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I'm trying to figure out a way to approach sequences problems. So far, I can get them if I try enough different random formulas, but was hoping there's a better way to approach these problems.

For example, take this sequence:


I can see that the above sequence has a recurrence form of:


How would I find the close form of this sequence? What approach can I use that I can then apply to all other sequences?


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Arbitrary sequences can't be expected to have a neat closed form for their general element. Some exceptions are arithmetic sequences and geometric sequences for which general closed formulae are well known. Another class of sequences that admit a general technique for finding (thought it can be hard) closed forms is the class of sequences defined by linear recursive rules. A famous example is the Fibonacci sequence: $a_1=a_1=2$ and $a_{n+2}=a_{n+1}+a_n$. More general linearly recursive sequences look like $a_1=c_1$, $a_2=c_2$, and $a_{n+2}=\alpha\cdot a_{n+1}+\beta \cdot a_n$ for arbitrary $c_1,c_2,\alpha,\beta \in \mathbb C$. The most general linear recursive sequence is when one uses the $k$ previous terms to define the next one (the case above is $k=2$).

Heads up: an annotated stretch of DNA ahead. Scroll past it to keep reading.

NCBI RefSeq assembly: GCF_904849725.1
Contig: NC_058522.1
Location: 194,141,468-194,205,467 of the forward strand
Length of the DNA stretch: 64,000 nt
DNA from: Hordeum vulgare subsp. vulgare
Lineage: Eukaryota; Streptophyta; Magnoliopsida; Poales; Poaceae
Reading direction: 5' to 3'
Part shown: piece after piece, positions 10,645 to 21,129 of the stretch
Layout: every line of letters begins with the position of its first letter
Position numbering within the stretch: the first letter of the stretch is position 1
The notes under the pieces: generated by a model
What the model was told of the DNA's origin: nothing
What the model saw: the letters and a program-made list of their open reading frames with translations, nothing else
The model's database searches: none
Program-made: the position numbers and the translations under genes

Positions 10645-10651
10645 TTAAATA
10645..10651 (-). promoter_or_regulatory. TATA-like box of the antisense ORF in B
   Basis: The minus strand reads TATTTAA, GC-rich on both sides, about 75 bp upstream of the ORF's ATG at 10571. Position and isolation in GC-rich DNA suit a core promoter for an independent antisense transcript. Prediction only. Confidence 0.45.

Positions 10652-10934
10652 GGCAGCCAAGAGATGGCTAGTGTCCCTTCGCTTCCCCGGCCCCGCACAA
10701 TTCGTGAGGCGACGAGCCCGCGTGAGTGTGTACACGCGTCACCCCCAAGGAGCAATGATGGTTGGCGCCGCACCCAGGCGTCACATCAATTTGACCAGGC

Any linearly recursive sequence can be described in terms of a matrix that is constructed from the coefficients in the defining relation. Thus, for a suitable matrix one has $\vec{v_{k+1}}=M\cdot \vec{v_k}$ and the elements in the vectors $\vec{v_k}$ generate the elements $a_k$ of the sequence. Then often closed formulae for the $a_k$ can be found by diagonalizing the matrix $A$. One such successful attempt is to get a closed form for the Fibonacci sequence. This method can also be used to derive properties of the given sequence (by looking, e.g., at the trace and determinant of the matrix).

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